Outlook One of the institutions that did kick up a stink with WPP last year was Legal & General, which in general rewards its executives with a shade more restraint than most of its rivals. It seems the concept of "fiduciary duty" is not unknown there because WPP wasn't the only company to find itself on the wrong side of the insurer's governance team.
You can see just how many others were in that team's cross-hairs in its corporate governance report which confirms, as I reported a while back, that L&G was one of the most active investors during last year's shareholder spring.
In addition to WPP, there was the Glencore-Xstrata merger on which it held 15 meetings and played an instrumental role in the bonfire of a controversial executive retention package that showered millions upon company bosses for doing nothing more than turning up at their desks. Then there was Barclays, 11 meetings and a principled vote.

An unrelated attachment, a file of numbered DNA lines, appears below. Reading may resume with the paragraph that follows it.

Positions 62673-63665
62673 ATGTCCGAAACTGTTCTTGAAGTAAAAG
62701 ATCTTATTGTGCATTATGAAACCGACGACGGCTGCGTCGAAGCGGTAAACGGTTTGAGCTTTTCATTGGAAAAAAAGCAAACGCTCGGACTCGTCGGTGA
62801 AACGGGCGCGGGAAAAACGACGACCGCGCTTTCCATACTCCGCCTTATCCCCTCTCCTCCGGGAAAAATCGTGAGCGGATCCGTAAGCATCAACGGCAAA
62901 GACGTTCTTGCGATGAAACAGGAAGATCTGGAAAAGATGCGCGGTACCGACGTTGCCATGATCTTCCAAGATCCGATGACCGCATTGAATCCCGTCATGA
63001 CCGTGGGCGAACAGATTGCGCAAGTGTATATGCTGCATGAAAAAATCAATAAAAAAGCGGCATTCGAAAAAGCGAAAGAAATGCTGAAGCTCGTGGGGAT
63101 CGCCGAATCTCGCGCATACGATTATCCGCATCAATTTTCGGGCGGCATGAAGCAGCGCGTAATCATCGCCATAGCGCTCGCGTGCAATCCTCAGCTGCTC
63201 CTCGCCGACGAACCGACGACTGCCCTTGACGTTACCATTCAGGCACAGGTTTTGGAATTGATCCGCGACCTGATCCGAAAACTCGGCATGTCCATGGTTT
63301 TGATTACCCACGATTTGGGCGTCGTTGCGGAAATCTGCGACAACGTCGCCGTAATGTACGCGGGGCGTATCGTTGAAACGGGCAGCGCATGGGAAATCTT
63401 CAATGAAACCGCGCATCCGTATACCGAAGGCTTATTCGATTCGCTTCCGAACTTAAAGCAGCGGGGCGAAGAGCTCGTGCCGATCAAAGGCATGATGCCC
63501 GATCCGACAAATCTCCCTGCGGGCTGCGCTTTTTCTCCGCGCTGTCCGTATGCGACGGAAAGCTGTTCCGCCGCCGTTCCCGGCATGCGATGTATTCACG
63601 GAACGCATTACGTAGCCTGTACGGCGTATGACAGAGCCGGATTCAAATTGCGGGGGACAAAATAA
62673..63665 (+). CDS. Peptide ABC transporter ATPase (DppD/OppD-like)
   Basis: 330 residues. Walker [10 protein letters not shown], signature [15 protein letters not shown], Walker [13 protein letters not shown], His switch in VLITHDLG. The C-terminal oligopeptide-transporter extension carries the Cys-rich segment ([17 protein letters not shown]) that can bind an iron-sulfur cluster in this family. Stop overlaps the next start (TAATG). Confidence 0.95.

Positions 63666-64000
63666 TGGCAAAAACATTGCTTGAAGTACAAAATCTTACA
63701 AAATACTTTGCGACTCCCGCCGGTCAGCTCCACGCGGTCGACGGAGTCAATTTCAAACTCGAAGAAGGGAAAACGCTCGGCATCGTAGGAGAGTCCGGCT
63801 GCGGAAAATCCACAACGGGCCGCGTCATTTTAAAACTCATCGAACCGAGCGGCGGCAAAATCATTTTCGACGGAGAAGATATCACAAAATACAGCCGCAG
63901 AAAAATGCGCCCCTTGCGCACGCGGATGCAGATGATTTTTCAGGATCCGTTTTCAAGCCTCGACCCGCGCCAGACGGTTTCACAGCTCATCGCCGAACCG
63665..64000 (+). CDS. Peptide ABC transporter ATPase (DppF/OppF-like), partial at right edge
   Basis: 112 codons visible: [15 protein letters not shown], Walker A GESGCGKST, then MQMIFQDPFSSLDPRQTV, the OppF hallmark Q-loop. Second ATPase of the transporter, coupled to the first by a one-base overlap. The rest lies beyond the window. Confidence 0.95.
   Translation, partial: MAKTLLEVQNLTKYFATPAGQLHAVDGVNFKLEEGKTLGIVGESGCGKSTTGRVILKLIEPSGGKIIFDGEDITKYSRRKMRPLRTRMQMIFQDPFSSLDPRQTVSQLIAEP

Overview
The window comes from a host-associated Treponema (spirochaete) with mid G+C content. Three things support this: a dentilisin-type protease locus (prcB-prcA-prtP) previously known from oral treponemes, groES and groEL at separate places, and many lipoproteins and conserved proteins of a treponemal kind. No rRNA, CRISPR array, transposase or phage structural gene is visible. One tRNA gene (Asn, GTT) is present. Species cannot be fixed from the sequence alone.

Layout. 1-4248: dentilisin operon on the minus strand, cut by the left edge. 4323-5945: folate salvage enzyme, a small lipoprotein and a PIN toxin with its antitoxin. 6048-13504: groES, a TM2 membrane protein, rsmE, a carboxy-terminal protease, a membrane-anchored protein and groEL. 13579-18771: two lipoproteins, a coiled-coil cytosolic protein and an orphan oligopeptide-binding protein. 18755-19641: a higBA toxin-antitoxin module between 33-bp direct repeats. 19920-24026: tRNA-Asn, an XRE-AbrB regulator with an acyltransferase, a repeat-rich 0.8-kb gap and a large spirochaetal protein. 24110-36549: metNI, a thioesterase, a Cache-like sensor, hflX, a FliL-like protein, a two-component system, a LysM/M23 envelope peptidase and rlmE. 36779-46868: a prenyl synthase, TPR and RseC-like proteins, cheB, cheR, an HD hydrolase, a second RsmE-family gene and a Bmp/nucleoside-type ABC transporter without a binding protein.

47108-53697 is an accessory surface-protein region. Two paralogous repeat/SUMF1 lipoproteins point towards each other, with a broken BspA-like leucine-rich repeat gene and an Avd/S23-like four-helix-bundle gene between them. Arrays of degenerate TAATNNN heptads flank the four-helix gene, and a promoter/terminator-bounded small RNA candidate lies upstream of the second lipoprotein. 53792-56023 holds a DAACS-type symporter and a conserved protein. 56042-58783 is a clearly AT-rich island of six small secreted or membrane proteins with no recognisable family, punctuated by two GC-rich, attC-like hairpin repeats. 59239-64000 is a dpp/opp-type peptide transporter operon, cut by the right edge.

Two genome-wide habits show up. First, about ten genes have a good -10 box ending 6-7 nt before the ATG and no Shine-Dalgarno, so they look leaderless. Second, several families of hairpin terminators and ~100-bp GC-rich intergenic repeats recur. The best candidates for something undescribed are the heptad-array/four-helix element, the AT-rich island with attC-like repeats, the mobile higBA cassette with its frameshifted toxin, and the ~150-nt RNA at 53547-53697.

So two cheers for L&G. Only two? The third is being deferred because last year's shareholder spring was only a job half done. I'll award it to L&G as part of my version of a long-term incentive plan if it keeps up the pressure over some of the corporate world's more excessive equivalents.
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